The agreement between Grab Holdings Inc. and Altimeter Capital Management LP recently made the news as the largest merger by Special Purpose Acquisition Company (SPAC) ever, valuing Grab at almost $40bn, more than twice its valuation 18 months prior, precisely in a moment when experts warn that the SPAC market is overheating.

To try and quantify this heat let’s point out that up to this point of 2021 the U.S. SPAC IPO market already raised a record of about $100bn funds through 308 IPOs, compared to the 249 made through all of 2020 and $83.4bn raised, breaking ceilings year on year despite the pandemic (SPAC Research, 2021). In fact, current worries are led by the argument that sources of capital needed to support mergers are depleting, and the market weight this new listing trend is carrying has attracted increasingly more scrutiny by U.S. regulators.

Sources close to Grab’s journey refer that Grab also considered an IPO but after talking with Altimeter it concluded the SPAC was the solution that best fitted Grab which was in search for long-term investors. The latter wish has in fact been met as Altimeter committed to a 3-year lock-up for its sponsor promote shares and the investors of the Private Investment in Public Equity (PIPE) part of the deal include names which usually opt for longer-terms commitments. In addition, the loss-making Grab benefitted from choosing this listing method as it allowed Grab to publish projections of its future profitability. Although this might encourage investors at the present day, it will put more pressure on Grab to deliver at a later moment. Lastly, note that Grab hasn’t excluded the possibility of a secondary listing in the Asian exchanges at a later date.

Anthony Tan, Grab’s CEO and co-founder, said that the listing is a testament to the global investment community’s belief in the long-term value proposition of Grab’s superapp strategy and the exciting growth potential of Southeast Asia. Grab’s main focuses once received the cash are to make its “superapp” business model more and more profitable, to reach more of the 670m people of the 8 countries in South East Asia in which Grab already operates, and to support its recently born charity GrabForGood.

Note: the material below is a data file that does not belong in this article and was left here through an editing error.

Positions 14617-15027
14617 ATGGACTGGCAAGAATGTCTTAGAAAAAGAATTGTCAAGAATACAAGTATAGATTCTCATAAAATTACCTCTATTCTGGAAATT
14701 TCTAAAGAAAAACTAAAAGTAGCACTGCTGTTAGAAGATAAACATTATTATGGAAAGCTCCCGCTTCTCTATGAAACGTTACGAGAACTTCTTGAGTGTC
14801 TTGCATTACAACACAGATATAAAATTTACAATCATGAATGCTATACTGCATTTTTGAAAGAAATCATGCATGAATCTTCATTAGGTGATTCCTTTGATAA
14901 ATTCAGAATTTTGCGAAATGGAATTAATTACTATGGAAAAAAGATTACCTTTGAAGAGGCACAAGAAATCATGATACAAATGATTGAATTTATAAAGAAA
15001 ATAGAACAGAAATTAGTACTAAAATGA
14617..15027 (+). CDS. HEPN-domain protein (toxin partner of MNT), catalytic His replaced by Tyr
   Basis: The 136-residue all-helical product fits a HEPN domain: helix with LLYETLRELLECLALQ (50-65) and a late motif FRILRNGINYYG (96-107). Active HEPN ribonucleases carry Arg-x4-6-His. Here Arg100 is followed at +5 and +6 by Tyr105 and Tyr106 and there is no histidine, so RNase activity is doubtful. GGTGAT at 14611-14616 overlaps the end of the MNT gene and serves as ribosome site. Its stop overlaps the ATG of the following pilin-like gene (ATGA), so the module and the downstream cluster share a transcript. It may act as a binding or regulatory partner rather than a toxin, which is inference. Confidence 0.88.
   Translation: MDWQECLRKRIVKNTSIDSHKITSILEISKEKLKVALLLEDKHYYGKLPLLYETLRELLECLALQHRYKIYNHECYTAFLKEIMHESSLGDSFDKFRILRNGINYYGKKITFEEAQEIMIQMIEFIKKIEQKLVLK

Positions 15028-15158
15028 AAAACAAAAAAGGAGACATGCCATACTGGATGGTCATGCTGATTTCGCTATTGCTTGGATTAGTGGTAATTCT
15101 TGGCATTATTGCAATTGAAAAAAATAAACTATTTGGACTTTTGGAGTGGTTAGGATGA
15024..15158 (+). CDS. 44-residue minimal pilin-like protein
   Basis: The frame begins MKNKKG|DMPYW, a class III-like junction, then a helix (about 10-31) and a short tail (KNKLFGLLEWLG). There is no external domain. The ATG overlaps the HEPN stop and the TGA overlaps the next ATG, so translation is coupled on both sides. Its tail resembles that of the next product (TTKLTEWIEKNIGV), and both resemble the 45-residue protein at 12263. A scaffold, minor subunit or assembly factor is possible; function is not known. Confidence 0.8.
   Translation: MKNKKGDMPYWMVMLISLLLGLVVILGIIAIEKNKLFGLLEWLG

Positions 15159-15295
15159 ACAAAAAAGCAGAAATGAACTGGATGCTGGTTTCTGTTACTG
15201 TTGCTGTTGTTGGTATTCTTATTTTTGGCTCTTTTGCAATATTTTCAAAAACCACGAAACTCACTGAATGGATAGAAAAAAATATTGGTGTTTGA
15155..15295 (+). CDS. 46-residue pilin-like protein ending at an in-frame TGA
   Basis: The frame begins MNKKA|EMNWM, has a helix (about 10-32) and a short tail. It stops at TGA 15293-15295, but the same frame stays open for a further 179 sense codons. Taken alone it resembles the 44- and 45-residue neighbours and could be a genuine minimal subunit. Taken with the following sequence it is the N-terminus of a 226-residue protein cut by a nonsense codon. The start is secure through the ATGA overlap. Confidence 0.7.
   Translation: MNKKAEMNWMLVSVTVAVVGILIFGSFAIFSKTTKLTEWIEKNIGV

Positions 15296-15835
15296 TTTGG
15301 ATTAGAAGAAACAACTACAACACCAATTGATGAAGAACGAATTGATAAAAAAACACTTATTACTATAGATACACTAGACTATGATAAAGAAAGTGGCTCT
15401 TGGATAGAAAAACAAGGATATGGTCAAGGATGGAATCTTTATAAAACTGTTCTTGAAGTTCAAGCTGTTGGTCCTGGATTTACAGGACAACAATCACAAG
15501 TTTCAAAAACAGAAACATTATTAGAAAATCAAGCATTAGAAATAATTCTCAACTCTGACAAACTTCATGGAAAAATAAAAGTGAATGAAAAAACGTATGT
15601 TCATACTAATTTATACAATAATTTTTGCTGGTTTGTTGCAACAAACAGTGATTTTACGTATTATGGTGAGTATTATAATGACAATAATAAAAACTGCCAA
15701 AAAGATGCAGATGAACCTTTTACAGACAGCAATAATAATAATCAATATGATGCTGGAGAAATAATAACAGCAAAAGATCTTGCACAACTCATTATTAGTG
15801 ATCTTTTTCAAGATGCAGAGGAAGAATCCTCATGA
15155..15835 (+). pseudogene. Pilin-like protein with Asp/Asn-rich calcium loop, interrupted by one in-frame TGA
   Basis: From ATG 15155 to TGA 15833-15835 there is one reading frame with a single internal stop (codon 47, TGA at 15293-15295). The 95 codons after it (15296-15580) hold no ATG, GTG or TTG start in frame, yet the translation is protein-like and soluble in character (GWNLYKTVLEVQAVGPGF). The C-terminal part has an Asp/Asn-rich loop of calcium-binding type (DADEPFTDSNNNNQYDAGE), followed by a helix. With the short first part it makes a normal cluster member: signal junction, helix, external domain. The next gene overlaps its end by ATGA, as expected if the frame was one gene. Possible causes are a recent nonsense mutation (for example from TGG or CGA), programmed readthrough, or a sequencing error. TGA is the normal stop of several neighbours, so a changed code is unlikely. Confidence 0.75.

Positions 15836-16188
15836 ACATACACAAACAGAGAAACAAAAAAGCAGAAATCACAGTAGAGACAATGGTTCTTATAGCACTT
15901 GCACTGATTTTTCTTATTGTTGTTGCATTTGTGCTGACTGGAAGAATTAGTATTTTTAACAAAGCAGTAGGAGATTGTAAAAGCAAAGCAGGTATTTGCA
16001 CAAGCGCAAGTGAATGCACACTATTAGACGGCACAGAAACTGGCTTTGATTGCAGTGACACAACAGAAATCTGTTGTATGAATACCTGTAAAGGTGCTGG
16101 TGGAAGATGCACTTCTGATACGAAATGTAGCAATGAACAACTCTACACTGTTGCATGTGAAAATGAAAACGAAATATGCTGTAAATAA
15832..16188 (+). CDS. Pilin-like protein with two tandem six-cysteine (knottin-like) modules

The superapp ecosystem is profitable only for a part of the services it provides, but Grab’s superapp strategy is in fact to achieve the Flywheel Effect, for which the correct combination of these complementary businesses within the same app will create significant momentum and a self-regenerating virtuous cycle that will support its profitability. For example, as consumer spending on Grab grows, income opportunity for merchants and drivers on Grab increases, and as the latter join the ecosystem there is higher quality and more diverse product selection as well as faster deliveries. However, rating agency Moody’s doesn’t expect Grab to make profit before 2024. At the same time, Southeast Asia’s digital economy is one of the fastest growing in the world and has a population about twice the size of the U.S., providing enormous potential for horizontal expansion. However, the online services penetration rate is still low. In 2020 Grab accounted for 72% of regional ride-hailing gross merchandise value (GMV), 50% of regional online food retail GMV, and 23% of regional digital wallet total payment value (TPV). Furthermore, Grab’s growth potential is highlighted as it expects its addressable markets’ size to grow from $52bn in 2020 to $180bn by 2025. Lastly, Anthony Tan marked the company’s commitment to the community through their charity GrabForGood founded in the last month because, in his words, if Southeast Asia succeeds, Grab succeeds. As a result of the listing, Altimeter is donating 10% of its sponsor promote shares to support the GrabForGood fund which aims at providing education opportunities, financial support, as well as contributing to tackling environmental issues in the region.

Market Reaction

In early April, Altimeter stock (NASDAQ:AGC) began appreciating in value by 35% following initial rumors on Grab, reaching its peak on the 13th of April, date of the official press release, after which it tumbled back by 18%. The reason for a post-release depreciation might be the late uncertainties in the SPAC fashion which is quickly depleting sources of funding.

Advisors

Grab Holdings Inc. lead financial advisor was Evercore, sided by J.P. Morgan and Morgan Stanley Asia (Singapore), while its legal advisors were Skadden, Arps, Slate, Meagher & Flom LLP and Hughes Hubbard & Reed LLP.

Altimeter was advised financially by J.P. Morgan and Morgan Stanley & Co. LLC as lead placement agents, sided by Evercore and UBS as co-placement agents, and legally by Ropes & Gray LLP and Wilmer Cutler Pickering Hale and Dorr LLP. While Cooley LLP acted as legal advisor to the placement agents.